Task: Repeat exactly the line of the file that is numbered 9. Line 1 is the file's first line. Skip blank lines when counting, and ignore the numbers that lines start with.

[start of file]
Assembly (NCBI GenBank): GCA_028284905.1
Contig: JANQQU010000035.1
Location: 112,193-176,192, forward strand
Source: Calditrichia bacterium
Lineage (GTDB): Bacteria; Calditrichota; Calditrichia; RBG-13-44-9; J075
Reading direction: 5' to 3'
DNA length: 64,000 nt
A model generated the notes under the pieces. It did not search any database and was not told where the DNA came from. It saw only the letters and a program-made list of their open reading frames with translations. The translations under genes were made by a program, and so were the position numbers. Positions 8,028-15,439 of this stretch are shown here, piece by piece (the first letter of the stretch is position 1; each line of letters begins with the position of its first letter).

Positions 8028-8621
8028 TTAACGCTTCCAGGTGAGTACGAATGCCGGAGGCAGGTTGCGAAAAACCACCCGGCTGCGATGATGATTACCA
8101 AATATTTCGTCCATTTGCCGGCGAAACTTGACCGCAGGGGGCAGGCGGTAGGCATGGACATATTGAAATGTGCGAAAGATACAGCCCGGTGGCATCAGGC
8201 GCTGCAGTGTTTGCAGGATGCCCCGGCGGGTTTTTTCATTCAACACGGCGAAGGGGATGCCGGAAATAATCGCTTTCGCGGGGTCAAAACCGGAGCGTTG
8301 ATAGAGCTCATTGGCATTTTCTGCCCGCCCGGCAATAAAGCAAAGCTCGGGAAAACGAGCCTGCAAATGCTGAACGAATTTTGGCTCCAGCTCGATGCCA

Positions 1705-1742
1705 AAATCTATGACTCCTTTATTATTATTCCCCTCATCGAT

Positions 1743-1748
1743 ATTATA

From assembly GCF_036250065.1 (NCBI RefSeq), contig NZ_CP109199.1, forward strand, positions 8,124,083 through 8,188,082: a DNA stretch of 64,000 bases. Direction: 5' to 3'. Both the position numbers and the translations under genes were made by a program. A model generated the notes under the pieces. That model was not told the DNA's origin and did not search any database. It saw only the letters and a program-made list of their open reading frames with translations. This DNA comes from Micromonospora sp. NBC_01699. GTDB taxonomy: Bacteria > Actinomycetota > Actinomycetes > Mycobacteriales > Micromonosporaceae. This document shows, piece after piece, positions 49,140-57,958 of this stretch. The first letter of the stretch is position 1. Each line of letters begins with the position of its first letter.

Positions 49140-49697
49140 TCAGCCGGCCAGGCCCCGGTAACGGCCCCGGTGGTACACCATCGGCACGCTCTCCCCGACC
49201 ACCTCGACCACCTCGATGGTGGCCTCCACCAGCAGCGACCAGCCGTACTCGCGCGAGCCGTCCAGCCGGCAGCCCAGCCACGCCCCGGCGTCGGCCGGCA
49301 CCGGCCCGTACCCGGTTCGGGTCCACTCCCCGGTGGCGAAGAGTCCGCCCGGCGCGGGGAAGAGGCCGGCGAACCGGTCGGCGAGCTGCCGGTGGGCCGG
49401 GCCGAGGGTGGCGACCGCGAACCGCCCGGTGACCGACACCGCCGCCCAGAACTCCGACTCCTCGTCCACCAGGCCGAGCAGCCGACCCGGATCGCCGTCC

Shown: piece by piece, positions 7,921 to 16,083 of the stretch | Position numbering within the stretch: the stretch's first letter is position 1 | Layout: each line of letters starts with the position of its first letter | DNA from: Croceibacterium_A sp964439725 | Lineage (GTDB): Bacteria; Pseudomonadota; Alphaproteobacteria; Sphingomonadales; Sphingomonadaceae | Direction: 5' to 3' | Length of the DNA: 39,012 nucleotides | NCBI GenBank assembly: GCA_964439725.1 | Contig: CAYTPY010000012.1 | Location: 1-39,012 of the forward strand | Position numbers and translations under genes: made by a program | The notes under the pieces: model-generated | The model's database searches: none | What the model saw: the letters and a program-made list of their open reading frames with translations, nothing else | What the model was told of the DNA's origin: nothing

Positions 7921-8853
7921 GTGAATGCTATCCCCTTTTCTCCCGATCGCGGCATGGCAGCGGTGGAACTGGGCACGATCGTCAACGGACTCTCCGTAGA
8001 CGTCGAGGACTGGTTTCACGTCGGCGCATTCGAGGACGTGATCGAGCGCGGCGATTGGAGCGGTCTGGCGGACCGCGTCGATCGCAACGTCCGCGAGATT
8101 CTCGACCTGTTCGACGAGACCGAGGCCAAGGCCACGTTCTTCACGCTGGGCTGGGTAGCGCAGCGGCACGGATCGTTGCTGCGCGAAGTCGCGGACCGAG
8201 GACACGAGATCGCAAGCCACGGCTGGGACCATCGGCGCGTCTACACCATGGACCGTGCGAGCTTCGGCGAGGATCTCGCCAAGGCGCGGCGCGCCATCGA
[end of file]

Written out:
Positions 8028-8621